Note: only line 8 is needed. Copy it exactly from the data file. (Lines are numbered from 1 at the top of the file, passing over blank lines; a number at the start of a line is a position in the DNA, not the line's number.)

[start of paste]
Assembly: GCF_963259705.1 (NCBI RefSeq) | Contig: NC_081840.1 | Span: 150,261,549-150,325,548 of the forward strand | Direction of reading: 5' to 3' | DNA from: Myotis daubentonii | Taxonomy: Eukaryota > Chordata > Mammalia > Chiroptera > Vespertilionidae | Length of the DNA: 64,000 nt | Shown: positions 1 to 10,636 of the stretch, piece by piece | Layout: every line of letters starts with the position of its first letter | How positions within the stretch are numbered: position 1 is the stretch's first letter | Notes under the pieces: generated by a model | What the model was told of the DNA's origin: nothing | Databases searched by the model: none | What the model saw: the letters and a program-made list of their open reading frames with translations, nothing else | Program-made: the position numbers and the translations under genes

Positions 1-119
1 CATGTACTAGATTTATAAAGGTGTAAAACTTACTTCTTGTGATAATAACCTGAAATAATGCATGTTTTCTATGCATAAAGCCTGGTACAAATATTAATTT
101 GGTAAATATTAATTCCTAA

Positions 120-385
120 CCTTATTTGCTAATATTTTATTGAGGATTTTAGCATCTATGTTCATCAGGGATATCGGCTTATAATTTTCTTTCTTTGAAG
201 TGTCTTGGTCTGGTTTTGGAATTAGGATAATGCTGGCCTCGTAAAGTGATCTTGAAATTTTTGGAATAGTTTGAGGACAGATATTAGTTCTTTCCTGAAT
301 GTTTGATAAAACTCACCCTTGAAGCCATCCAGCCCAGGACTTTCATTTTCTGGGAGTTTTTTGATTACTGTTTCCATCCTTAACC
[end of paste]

301 GTTTGATAAAACTCACCCTTGAAGCCATCCAGCCCAGGACTTTCATTTTCTGGGAGTTTTTTGATTACTGTTTCCATCCTTAACC